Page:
The Rise of the Columnar Database

Michael Vizard
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Nine Best Practices for Efficient Database Archiving

As a platform for storing data, the columnar database has been around for a while. But as a class of databases, it has been long overshadowed by relational databases, largely because transaction-based applications tend to perform better using the row-level architecture found in relational databases.

But with the recent rise of business intelligence and analytic applications, column-based databases are enjoying something of a Renaissance period. In fact, Dan DeLoach, CEO of Infobright, a provider of a columnar database, goes so far as to say that while relational databases dominate when it comes to transactions, columnar databases will soon be equally dominant when it comes to analytic applications.

Infobright today released version 4.0 of its namesake database, which adds the ability to distribute load processing to remote servers - a rough query function that lets end users more easily investigate the results of potential queries - and connectors to the open-source Hadoop data management framework.

DeLoach says there is a natural affinity between Hadoop and columnar databases such as Infobright because together they provide a low-cost approach to analyzing massive amounts of data. According to DeLoach, he envisions IT organizations storing large amounts of data in Hadoop that would be transferred to Infobright to be analyzed, as opposed to trying to master an interface such as MapReduce. Infobright can handle large amounts of data, also known as Big Data, because everything in the database is partitioned into 64k packs of data, which Infobright then wraps a layer of metadata around, said DeLoach.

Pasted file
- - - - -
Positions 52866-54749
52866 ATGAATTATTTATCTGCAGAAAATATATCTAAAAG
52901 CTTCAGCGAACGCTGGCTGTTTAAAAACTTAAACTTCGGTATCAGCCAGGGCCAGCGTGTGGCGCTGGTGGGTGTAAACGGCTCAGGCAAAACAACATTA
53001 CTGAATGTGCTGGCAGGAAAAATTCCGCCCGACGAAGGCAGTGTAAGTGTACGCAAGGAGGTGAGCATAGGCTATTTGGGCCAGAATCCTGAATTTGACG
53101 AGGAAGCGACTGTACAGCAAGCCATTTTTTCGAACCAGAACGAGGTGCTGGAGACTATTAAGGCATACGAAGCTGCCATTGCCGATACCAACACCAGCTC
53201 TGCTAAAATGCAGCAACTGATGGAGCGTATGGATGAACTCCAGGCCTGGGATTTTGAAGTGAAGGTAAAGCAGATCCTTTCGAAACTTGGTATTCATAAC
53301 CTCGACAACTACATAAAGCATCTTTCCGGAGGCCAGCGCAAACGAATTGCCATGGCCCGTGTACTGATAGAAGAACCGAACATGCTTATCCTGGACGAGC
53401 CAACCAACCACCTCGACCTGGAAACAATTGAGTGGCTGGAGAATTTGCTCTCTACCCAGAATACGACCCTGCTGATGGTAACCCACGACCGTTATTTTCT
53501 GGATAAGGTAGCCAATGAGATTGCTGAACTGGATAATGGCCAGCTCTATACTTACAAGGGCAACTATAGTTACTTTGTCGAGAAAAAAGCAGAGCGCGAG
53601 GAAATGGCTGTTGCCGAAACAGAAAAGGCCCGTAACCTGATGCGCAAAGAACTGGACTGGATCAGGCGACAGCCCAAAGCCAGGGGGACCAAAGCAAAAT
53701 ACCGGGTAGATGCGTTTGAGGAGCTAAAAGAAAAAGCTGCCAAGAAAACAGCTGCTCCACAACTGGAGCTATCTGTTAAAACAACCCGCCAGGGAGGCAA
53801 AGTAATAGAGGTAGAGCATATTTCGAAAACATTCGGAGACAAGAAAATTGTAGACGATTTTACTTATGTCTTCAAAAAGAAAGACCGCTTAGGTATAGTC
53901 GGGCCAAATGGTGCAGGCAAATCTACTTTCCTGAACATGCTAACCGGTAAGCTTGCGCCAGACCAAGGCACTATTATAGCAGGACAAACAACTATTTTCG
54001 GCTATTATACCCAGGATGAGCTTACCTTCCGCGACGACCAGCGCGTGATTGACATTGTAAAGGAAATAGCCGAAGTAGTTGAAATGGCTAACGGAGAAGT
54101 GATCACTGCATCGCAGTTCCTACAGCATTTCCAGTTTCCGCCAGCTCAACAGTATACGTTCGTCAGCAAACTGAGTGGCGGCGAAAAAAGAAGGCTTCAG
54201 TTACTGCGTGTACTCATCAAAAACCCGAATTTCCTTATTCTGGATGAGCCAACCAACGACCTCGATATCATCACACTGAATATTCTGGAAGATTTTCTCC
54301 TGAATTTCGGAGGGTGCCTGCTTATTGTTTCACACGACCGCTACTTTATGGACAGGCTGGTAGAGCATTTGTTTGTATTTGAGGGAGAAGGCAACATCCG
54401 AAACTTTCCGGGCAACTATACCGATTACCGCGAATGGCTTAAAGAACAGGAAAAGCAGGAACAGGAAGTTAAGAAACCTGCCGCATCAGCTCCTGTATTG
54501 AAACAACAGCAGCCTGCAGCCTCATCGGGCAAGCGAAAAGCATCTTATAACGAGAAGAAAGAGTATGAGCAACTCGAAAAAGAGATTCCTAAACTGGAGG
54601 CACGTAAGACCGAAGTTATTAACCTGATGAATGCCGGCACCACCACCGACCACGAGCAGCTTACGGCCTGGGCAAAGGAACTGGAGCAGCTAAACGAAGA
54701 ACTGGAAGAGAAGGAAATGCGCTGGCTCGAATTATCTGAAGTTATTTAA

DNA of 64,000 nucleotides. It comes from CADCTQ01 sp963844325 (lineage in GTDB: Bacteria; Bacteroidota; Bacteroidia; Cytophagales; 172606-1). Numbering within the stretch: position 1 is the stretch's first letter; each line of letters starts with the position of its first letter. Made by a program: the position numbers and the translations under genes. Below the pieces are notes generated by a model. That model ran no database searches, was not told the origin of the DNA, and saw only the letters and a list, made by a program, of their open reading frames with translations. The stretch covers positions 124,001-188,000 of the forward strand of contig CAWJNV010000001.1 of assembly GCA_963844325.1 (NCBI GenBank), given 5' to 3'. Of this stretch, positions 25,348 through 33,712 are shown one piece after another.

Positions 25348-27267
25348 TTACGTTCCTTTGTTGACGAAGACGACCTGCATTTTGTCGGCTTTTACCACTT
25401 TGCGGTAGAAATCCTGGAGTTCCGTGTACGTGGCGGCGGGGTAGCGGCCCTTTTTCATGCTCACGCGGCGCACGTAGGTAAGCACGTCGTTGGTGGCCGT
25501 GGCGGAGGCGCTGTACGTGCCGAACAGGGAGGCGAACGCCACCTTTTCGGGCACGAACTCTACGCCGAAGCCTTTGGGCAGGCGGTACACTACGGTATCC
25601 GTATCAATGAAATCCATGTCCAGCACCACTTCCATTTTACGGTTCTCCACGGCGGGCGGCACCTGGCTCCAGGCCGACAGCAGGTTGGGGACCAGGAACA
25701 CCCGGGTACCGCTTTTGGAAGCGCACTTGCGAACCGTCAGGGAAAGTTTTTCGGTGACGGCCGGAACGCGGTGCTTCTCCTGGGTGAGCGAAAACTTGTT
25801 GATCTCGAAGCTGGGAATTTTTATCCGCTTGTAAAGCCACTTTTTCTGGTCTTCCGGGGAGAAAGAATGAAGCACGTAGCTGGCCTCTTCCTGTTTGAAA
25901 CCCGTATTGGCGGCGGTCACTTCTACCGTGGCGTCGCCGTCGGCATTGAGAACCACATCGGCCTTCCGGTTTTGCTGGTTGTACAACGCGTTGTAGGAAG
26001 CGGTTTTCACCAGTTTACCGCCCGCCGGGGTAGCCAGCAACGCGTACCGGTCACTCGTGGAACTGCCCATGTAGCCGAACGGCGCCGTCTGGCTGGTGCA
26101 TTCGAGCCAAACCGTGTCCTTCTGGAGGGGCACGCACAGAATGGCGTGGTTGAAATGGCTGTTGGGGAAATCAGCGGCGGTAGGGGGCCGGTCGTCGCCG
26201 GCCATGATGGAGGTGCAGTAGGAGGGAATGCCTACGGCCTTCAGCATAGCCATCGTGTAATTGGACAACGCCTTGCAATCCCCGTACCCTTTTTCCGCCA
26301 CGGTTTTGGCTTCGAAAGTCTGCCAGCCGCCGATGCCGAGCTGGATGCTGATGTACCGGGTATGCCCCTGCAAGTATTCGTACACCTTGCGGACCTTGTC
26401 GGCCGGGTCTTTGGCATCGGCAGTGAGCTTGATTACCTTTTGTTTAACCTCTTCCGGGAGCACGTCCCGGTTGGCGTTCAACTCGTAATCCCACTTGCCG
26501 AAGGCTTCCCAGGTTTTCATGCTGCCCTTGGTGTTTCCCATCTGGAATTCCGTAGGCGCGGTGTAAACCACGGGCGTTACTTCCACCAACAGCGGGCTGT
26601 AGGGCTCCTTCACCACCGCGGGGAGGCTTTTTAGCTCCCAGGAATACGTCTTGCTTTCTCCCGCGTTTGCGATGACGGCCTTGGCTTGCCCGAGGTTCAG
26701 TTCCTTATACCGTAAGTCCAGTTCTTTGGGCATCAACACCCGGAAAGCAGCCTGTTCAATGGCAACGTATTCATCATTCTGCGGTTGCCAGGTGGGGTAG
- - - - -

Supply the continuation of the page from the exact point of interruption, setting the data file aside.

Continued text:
There are, of course, no shortages of options when it comes to columnar databases. But what's even more interesting is that there is more diversity in the database world than any time in recent memory. That's a good thing in that it means IT organizations are more inclined to find the right database for the right task. The real challenge is going to be finding database administrators (DBAs) who are skilled in all these diverse architectures. After all, it's unlikely that most organizations are going to want to hire dedicated specialists to manage every type of database the organization needs. That may put more pressure on existing DBAs, while at the same time creating new opportunities for others looking to break into a DBA field that is getting more complex with each passing day.

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